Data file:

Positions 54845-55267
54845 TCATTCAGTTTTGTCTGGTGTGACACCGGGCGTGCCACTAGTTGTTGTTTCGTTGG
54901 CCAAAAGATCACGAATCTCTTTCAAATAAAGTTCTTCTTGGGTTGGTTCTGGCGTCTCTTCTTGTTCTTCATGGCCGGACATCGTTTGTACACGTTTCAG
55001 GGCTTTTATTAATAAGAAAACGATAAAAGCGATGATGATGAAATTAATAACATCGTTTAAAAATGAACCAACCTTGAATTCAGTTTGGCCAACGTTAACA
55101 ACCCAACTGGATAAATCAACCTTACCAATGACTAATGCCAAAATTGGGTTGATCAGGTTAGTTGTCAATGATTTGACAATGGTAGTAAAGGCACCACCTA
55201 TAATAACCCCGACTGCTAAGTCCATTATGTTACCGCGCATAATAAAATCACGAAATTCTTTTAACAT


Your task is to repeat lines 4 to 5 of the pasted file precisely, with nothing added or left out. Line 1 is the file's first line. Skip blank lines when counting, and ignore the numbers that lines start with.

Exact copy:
55001 GGCTTTTATTAATAAGAAAACGATAAAAGCGATGATGATGAAATTAATAACATCGTTTAAAAATGAACCAACCTTGAATTCAGTTTGGCCAACGTTAACA
55101 ACCCAACTGGATAAATCAACCTTACCAATGACTAATGCCAAAATTGGGTTGATCAGGTTAGTTGTCAATGATTTGACAATGGTAGTAAAGGCACCACCTA